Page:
Welcome to the front door of The Real Easy Ed where each week I curate, aggregate and update news, events, images, ideas, sounds, odds and ends. I consider this simply a speck of dust on the highway; just another place to pause for a few moments and take a break from the surf.
New Music Rising: Hidden Agenda Deluxe.
When I first heard the Pan Alley Fever, the debut album from Hidden Agenda Deluxe, I imagined that they must come out of Georgia or Alabama with their Allman Brothers meets The Band vibe. It appears that I missed the geographic location by about ten thousand miles because when I visited their website this is what I saw:
Wat krijg je als je een aantal Nederlandse drukbezette topmuzikanten bij elkaar zet die allemaal al van echte Americana hielden voordat iemand nog wist wat die term ging inhouden? Juist: Americana Deluxe. Met binnen de gelederen de internationaal gelauwerde singer-songwriters BJ Baartmans en Eric Devries, wekt een samenwerking hoge verwachtingen.
So yeah…Mississippi, right?
This is a collaboration of accomplished and established Dutch musicians that includes the aforementioned Baartmans and Devries, along with bassist Gerald van Beuningen and drummer-vocalist Sjoerd van Bommel. Though not listed as an official band member, Rob Geboers’ Hammond organ is sprinkled throughout.
While you can stream it here in the US on Spotify or download it from Amazon, so far there is little press about these guys and I see only a few one-off gigs booked. Looks like their own solo careers keeps them pretty busy but this album could change that.
Every Picture Tells a Story.
The image at the top of this page was shot by my long-time-we’ve-only-met-online friend Sandy Dyas, who is a visual artist based in Iowa City that I’ve written about often. You can visit her website here and check out her work, books (buy them…really) and blog. And more of her images can be found on this site….like this one.
Had I Blinked I Might Have Missed Sammy Walker For The Second Time.
Were it not for Jim Allen’s story this past week in North Carolina’s Indy Week, there is an excellent chance I would have continued on with my life without ever hearing the music of Sammy Walker. Atfter reading the article and listening to his Folkways and Warner releases from the seventies, my first thought was the whole thing might be a hoax. How could I possibly have missed Walker and what was I doing in 1975….oh yeah…wait…never mind. But seriously, I doubt we’ll ever hear anyone who sounds so close to both Woody Guthrie or the early Bob Dylan than this.
The occasion for Allen’s piece and other media nods is the recent release of Brown Eyed Georgia Darlin from Ramseur Records. A collection of demos that Walker did for Warners, it’s now putting the spotlight back on a man whose backstory is worthy of a screenplay with his connection to a cast of characters that includes Phil Ochs, Moe Asch, Bob Fass, Lee Hayes, Mo Ostin and Harold Leventhal.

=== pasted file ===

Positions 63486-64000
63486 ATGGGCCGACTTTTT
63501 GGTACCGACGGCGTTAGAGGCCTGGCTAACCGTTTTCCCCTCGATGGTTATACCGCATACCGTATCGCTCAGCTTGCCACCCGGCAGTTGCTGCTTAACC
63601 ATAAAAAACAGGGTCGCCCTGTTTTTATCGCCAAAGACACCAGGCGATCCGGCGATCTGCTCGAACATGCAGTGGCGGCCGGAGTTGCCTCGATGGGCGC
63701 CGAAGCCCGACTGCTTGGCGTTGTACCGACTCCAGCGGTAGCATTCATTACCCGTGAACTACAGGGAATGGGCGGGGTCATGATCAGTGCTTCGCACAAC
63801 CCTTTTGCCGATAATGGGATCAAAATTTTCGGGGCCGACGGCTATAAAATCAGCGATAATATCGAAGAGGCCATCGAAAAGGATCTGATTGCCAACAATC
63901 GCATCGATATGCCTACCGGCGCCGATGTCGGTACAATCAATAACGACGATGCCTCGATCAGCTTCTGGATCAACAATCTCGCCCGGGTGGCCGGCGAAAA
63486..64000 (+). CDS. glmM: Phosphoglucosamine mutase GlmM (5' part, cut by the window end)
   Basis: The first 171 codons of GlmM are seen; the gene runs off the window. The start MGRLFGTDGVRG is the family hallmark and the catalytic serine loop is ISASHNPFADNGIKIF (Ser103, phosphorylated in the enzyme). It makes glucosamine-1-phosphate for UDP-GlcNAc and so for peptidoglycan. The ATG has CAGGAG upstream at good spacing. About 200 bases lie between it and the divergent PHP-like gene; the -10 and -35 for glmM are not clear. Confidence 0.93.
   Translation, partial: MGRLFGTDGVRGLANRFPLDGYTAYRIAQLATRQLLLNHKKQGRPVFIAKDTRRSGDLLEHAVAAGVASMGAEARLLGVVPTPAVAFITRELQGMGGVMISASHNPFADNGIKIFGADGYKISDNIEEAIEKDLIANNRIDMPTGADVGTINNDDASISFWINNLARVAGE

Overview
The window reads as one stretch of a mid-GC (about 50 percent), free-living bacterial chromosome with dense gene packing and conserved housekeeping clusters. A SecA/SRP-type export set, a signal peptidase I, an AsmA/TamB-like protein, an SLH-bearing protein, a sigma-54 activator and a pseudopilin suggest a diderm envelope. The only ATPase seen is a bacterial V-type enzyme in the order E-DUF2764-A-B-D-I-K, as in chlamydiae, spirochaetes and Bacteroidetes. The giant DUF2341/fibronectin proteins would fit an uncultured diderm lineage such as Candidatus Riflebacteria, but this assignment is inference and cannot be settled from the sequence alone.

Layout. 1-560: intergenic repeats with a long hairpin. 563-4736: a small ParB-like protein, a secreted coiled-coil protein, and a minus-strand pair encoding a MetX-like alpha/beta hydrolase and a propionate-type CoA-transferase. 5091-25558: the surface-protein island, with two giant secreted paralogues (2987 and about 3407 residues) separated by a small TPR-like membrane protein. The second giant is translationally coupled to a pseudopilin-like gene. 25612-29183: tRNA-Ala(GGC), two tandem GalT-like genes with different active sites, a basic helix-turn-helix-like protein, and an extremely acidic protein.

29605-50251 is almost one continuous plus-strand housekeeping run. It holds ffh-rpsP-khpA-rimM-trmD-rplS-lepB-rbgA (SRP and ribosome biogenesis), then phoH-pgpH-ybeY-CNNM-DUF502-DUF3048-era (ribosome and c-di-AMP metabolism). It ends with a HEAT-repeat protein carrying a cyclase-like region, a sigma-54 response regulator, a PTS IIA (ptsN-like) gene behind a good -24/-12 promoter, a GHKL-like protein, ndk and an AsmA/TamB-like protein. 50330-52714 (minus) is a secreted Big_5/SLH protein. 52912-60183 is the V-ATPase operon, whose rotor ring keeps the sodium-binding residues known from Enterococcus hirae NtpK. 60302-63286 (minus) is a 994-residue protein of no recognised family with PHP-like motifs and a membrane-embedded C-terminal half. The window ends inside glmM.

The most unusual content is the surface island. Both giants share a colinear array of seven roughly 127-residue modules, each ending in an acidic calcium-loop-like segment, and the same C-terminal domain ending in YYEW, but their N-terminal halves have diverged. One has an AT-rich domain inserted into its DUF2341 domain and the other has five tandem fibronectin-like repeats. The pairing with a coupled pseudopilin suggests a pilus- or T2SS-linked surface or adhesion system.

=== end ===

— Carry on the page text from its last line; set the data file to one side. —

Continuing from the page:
Here are the first three paragraphs to Allen’s Once a Leading Candidate to Be the “New Dylan,” Sammy Walker Deserves a Second Listen but I strongly urge you to just click here for the full story. Its a great one.
There should be a long German word for the phenomenon by which we endlessly seek new iterations of an irreplaceable cultural force. You’ll find few better examples than the music world’s desperate quest to anoint a “New Dylan,” starting in the sixties, continuing apace through the late seventies, and, to some extent, still happening now.
Singer-songwriter history is littered with artists who were simultaneously honored with and damned by the designation—Loudon Wainwright III, John Prine, Elliott Murphy, Steve Forbert, a young Bruce Springsteen, and so on.
Arguably, aside from Springsteen, none of these fine songsmiths achieved the same cultural impact as the inscrutable man from Minnesota. But they often ended up earning some cult-hero status—except, ironically, the singer most legitimately daubed with the New Dylan brush, Sammy Walker.
My Broadside Column At No Depression Is A Triple Play of Woody.
This past week I had Woody on the brain. From a new Woody Guthrie project by Del McCoury, a concert with master blues guitarist Woody Mann and another look back at Woody Allen’s Broadway Danny Rose, I neatly tied up some random thoughts into a triple play.
Click here to read my column and here’s some Woody Mann to enjoy. A student of Reverend Gary Davis, this is a song he wrote as a tribute to him.
I Wish I Could Watch The Everly Brothers: Harmonies in Heaven.
For those of us in the US who are not able to tune in BBC Four, we’ll be missing out on a new music documentary that focuses on the career of The Everly Brothers called Harmonies From Heaven. A production from Eagle Vision, it features Don Everly telling their story of how he and his brother Phil rose to fame after appearing as kids on their dad’s radio show in Shenandoah Iowa.
Set to a backdrop of 1950’s Eisenhower-led America, the film examines this troubled and transformative era, the trials and triumphs of this remarkable brotherly pairing, and the innovations and lasting impact of a musically revolutionary duo.
The film also features interviews with Don Everly, Art Garfunkel, Graham Nash, Bonnie Prince Billy, Dave Edmunds, Tim Rice, Jake Bugg, legendary guitarists Albert Lee and Waddy Wachtel, plus archive performances and home movie footage of the Everly Brothers in the recording studio.
Videos You Wouldn’t Know Existed, Unless You Found Them By Mistake.